Yes, you can write a birth plan

Know your options

The first step in writing a birth plan is to find out what your options are. Different doctors will give you different options for handling the same situation. Different hospitals will give you different options and have different policies. Differences in health between pregnancies can impact the options that are available.

Your first job is to find out what options are available to you. If you are not sure yet what possible options might be, review the birthplan. It is an exhaustive list of options you might have. It is a good tool for beginning conversations with your caregiver too. Read through the list and determine what options appeal to you, and what options you don’t think you want. Use this to find out what options your caregiver feels comfortable with.

Take the birthplan on a hospital tour to find out how the policies may affect your options. If possible, make several copies and tour several hospitals. You may find that some hospitals appeal to you more based on the services they provide.

Find out what you want

Once you know what options are available to you, it is important to determine how you feel about the options. Some things will be very important, and others will seem small or unimportant. There is no right or wrong, it is simply a matter of understanding who you are and how you want things handled.

You may find that there are several options that you feel very strongly about. In this case, it might be necessary to try to decide how the options rank in importance to you. The Ideal Birth Worksheet can help you work through your feelings about the options.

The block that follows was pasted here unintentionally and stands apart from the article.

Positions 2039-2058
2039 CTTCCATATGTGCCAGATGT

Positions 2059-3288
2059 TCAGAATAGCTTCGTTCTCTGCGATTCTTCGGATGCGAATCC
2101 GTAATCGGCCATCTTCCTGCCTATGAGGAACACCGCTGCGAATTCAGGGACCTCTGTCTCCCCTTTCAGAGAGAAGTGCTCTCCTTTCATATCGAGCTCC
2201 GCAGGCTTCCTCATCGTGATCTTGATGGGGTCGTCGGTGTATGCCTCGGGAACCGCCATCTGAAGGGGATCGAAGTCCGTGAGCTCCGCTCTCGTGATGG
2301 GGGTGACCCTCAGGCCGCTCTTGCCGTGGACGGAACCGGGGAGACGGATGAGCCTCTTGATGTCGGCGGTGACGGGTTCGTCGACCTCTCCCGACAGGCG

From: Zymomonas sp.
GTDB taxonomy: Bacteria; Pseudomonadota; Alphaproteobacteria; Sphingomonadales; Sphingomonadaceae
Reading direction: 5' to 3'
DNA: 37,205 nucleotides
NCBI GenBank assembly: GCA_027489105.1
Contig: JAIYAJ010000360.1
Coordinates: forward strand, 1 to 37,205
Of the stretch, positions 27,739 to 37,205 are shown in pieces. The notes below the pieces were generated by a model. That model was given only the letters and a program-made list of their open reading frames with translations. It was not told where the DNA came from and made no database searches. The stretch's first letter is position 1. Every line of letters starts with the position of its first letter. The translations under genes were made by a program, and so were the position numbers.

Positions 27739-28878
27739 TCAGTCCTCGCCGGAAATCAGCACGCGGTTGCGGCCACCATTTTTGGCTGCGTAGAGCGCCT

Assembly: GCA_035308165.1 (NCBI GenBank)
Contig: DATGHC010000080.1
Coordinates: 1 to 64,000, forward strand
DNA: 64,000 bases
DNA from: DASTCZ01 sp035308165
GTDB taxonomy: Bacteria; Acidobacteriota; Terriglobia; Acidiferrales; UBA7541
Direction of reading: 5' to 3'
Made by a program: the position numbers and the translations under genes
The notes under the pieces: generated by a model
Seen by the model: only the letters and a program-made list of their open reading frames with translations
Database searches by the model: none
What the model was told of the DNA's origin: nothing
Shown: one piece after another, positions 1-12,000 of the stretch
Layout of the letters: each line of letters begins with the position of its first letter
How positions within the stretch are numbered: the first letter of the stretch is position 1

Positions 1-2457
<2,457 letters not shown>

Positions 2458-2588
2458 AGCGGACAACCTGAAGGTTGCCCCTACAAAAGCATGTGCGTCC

Are your chioces available?

After you have decided what you want, you need to take a hard look at the reality of your situation. Are the choices you have made realistic given your health? Does your caregiver and hospital support your decisions? Do your birth partners (doulas, spouse, friend, family) support your decisions?

If you have made choices that are not possible you need to reevaluate your decisions. Do you need to change your plan, or do you need to change your care team. Can you increase the support for your choices by changing hospitals or midwives? Or would you prefer to change your decision about the options and stay with the practice, hospital and birth partners you’ve chosen. Only you can make that decision.

Start the Dialog

With your choices written out, talk with your doctor or midwife about what choices you have made and why. If your midwife has concerns about an option, find out what they are and where he or she recommends you go to do further study.

Be sure to be assertive, but not aggressive when discussing your options. Do not allow your caregiver to brush off your decisions or suggest that this is unimportant. At the same time, don’t assume your caregiver will be hostile or uninterested in hearing what you have to say.

Talk first about how you want to handle a normal, uncomplicated labor. Then move on to your decisions in case of a complication. Be sure to let your midwife share thoughts and opinions about your decisions. Listen carefully to what is said. This will be your first real chance to determine if this is the midwife for you.